I was walking through the living room the other day when I happened to catch my 18-month-old son making the most amazing discovery.
He had found his shadow. And he was thrilled.
*This post contains affiliate links. Read more.
I watched him run back and forth in front of the patch of sunlight – squealing with delight as he watched his shadow run right along with him. You’ll have to watch the end of the video to see for yourself – but it was pretty clear that he had found a new friend.
Watching my little guy’s fascination with his own shadow inspired me to round up a bunch of fun ways to play with light and shadows – all are great for promoting motor and sensory development too!
10 Light and Shadow Play Ideas for Kids
1 || Fine Motor Practice With Shadows
Using a projector light or other light source to create shadows of kids’ hands on the wall is a great way to practice fine motor skills. Working on finger isolation, thumb opposition, and other hand positions using shadows is a great way to keep their attention and focus.
Try this fun finger counting song, “5 Fingers”, to exercise hands and learn common names for each finger. Kids can experiment with different shapes they can make with their fingers and hands.
2 || Shadow Simon Says or Follow the Leader
Using whatever light source you have available, create shadows of kids’ entire bodies on the wall. Choose a leader and encourage the rest of the group to watch the leader’s shadow and follow along as he moves into and out of different positions.
3 || Shadow Puppets/Shadow Theater
4 || Tracing Shadows
Have kids trace outlines of their shadows with chalk on the pavement.
Or project shadows of various objects onto paper that is taped to the wall to get some practice with working at a vertical surface. Try using letter magnets or numbers and encourage kids to trace them using correct letter construction.
Draw a picture using a dark colored marker on a clear transparency. Shine light through the transparency to project the outline of the picture onto large paper taped to wall. Have kids trace over the lines to replicate the picture.
5 || Shadow Guessing Game
Work on visual perception by creating shadows of various familiar objects and having kids guess what the objects are just by looking at their shadows.
6 || Colorful Reflections
Create a calming visual sensory play experience for kids by experimenting with shining light through Magna-Tiles and colorful water blocks. See what happens when you overlap two different colored tiles or blocks!
7 || Light Table Play
There are so many fun ways to explore light and shadows with a light table that can promote fine motor skills and other developmental skills too!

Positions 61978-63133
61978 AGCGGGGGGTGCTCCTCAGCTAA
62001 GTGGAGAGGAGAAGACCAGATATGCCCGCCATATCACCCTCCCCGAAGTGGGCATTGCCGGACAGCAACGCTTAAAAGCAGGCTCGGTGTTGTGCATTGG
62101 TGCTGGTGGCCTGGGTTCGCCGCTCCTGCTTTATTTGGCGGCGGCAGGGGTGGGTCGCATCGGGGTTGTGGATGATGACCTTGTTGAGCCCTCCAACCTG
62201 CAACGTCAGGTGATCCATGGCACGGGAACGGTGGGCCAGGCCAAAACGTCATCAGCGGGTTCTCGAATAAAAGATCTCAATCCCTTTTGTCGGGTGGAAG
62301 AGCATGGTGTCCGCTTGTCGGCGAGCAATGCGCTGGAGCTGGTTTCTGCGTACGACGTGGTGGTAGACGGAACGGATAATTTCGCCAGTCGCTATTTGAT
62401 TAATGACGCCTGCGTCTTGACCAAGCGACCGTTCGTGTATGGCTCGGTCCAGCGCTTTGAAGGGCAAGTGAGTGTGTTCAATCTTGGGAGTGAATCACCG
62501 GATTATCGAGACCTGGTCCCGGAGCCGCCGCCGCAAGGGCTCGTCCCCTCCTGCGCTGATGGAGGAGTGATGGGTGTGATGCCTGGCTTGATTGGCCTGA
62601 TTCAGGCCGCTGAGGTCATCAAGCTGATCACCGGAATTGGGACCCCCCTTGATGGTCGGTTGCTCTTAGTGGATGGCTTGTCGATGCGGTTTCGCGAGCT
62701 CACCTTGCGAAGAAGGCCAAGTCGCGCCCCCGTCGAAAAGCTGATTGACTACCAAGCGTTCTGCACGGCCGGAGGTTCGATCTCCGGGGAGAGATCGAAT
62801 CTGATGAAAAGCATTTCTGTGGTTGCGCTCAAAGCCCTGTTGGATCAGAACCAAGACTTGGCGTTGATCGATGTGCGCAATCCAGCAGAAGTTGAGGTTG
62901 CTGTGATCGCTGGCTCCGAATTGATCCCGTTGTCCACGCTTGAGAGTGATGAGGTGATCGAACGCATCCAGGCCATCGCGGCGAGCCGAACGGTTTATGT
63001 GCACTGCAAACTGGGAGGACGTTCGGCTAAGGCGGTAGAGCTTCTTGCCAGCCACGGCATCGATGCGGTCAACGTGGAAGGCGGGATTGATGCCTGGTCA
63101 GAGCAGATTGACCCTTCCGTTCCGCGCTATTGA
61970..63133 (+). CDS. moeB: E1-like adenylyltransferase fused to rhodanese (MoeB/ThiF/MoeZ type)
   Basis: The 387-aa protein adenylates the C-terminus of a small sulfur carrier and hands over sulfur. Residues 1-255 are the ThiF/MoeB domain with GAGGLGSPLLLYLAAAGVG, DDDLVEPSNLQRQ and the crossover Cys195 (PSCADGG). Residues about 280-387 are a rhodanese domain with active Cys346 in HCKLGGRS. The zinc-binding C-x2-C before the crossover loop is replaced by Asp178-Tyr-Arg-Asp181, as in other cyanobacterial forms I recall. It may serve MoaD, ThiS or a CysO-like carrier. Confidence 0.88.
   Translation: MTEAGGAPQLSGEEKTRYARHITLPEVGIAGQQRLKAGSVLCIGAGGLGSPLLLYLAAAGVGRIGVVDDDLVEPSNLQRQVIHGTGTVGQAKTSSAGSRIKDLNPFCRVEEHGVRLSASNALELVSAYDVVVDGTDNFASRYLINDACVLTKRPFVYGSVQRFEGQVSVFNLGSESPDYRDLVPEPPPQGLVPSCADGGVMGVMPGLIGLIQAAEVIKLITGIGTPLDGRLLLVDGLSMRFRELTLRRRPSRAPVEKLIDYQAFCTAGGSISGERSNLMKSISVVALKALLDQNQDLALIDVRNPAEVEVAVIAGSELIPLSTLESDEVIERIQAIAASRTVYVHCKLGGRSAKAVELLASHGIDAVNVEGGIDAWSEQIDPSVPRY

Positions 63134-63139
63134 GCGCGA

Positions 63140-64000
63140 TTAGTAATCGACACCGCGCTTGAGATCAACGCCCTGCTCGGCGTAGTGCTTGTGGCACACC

These light table activities for kids from The Artful Parent are a great place to start. Don’t have one? Create your own light table with materials you already have lying around the house (The Imagination Tree).
8 || Shadow Tag
Kids love this fun twist on the classic game of tag. Instead of touching or tagging your opponents, in this game – if your shadow gets stepped on, you’re it!
9 || Shadow Mosaic
Draw an outline of a picture on a clear transparency (e.g. a flower or a tree). Project light through the transparency to create a shadow of the outline on a piece of paper taped to the wall.
Have the child fill in the outline to create a mosaic using: colorful stickers, small pieces of colorful tape, or small pieces of tissue paper.
10 || Flashlight Tag
There is more than one way to play – one to promote visual motor skills and one to promote gross motor skills!
Head outside at night with a group of kids. Decide who will be “it” and give that person a flashlight. To tag opponents, he has to shine the flashlight on them!
Or, turn out the lights and play inside! This time, give each kid their own flashlight and have them try to “tag” each other by catching each other’s light with their flashlight on the ceiling!
Don’t miss out on the perfect companion to light and shadow play – music!
Nancy Kopman’s educational children’s music album, “Shadow”, provides the perfect musical backdrop for the activities above. It has songs about the moon, brushing your teeth, birds, spelling, breathing and more!
Be sure to check out the Music With Nancy YouTube channel for more music you can use as a tool to teach your little ones (ages 0 to 10)!
Latest posts by Claire Heffron (see all)
- Starting a YouTube Channel as a Pediatric Therapist - July 15, 2021
- Tactile Defensiveness - July 14, 2021
- Teaching Children Patience: 10 Ways to Support Kids During Wait Times - July 11, 2021